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Networked Learning: Theorising a ‘Manager’ Capability
Lancaster University, United Kingdom.
networked learning, management, managerialism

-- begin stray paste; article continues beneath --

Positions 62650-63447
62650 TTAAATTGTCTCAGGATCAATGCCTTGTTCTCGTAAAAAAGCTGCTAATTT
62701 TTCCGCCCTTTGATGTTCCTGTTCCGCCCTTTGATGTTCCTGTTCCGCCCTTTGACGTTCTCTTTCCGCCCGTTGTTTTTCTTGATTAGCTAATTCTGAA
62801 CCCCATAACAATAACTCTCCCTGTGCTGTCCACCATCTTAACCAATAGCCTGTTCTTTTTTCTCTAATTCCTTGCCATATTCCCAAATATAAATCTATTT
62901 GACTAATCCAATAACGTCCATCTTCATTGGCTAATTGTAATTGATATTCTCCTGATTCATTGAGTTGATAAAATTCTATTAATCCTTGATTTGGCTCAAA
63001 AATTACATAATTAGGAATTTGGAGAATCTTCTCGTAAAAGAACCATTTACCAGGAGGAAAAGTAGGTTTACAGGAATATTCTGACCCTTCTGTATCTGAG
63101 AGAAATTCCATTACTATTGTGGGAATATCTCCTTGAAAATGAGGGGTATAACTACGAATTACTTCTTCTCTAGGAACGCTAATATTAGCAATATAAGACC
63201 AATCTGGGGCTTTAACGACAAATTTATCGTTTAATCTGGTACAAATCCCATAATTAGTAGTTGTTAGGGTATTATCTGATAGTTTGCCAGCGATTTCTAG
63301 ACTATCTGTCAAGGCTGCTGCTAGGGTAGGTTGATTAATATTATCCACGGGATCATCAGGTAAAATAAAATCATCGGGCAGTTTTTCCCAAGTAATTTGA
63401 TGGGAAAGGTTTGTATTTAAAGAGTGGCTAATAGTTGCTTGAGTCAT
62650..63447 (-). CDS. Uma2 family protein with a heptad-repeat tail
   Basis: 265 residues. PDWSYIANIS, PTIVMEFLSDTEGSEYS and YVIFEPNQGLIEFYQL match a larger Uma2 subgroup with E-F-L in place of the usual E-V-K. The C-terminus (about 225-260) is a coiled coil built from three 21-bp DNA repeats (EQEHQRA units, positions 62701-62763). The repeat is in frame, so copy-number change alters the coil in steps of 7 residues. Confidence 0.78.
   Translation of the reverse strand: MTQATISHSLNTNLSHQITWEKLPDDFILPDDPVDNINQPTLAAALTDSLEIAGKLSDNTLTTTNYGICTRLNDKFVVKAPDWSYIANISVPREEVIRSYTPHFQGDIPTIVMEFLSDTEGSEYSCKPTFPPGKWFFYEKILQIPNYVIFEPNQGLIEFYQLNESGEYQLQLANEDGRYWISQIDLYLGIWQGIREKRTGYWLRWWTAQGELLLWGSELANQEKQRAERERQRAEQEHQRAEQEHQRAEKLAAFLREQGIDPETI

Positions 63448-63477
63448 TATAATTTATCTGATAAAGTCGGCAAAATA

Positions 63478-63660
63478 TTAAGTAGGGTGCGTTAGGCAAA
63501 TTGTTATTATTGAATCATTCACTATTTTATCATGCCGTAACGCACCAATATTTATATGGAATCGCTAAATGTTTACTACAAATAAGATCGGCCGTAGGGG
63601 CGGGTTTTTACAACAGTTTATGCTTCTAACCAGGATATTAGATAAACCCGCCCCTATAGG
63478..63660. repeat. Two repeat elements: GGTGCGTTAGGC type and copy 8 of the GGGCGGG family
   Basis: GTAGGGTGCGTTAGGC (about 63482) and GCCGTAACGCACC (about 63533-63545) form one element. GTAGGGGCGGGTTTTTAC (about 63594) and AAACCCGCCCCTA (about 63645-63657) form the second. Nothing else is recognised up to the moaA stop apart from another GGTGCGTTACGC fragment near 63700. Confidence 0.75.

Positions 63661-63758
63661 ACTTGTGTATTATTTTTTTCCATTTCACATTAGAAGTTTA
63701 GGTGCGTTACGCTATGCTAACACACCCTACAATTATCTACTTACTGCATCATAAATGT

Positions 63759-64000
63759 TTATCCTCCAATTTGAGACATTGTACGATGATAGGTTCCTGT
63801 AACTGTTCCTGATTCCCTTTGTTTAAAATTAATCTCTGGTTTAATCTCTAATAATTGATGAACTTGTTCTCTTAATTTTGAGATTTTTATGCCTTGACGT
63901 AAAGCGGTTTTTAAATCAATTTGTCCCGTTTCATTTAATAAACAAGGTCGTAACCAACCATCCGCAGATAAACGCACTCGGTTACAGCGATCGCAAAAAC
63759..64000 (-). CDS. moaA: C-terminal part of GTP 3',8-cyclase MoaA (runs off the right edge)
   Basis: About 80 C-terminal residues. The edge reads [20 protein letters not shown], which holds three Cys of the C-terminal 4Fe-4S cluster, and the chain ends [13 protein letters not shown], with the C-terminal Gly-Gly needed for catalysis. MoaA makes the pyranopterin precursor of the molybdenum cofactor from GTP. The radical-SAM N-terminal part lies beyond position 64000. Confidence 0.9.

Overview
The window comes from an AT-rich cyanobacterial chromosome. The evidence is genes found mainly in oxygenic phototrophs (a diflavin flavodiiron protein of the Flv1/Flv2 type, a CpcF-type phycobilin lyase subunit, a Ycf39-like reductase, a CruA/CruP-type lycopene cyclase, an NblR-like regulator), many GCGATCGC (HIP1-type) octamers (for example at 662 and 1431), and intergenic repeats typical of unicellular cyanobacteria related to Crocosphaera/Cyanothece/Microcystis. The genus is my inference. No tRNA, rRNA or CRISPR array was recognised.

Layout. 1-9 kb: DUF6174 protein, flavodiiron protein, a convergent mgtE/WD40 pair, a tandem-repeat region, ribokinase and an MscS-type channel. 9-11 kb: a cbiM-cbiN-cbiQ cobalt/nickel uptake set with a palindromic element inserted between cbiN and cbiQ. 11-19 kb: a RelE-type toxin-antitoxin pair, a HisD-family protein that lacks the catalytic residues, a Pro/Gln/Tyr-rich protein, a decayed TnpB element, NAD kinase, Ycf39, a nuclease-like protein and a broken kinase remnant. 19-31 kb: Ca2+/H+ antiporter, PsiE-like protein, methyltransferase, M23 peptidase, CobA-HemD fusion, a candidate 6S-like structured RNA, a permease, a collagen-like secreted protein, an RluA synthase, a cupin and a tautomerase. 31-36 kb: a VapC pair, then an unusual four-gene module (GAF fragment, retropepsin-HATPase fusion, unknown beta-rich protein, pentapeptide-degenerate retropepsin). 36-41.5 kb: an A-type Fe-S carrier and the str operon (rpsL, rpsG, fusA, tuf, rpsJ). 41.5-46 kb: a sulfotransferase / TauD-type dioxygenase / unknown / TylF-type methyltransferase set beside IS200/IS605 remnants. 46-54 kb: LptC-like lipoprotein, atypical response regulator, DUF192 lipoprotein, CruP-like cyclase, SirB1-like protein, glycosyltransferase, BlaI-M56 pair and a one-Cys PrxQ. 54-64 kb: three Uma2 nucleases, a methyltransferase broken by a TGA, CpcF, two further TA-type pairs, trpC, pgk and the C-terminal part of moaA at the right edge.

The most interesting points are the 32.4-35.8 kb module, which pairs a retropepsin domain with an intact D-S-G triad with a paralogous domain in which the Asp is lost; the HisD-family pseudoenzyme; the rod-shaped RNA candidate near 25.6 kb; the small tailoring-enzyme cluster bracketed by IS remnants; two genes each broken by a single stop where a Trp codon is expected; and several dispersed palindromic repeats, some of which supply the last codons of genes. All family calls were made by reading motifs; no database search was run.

Networked learning (NL) is concerned with how students learn using connections enabled by IT: connections with other learners, with teachers and with resources. In contrast to school or university education, there is no place in the current conceptual model of NL for an administration or management function. This may be demonstrated by looking at the proceedings of the Networked Learning Conference. The aim of this paper is to develop the conceptual model of NL by proposing a 'manager' capability. The method consists of critical discourse analysis of a sample of the Conference proceedings to gain a better understanding of the problem. This is followed by a pragmatic exercise in which suitable concepts from other relevant disciplines are identified, assessed and added to the NL conceptual model. The most likely explanation for the gap in the theory is the collective ontological stance of the NL research community.
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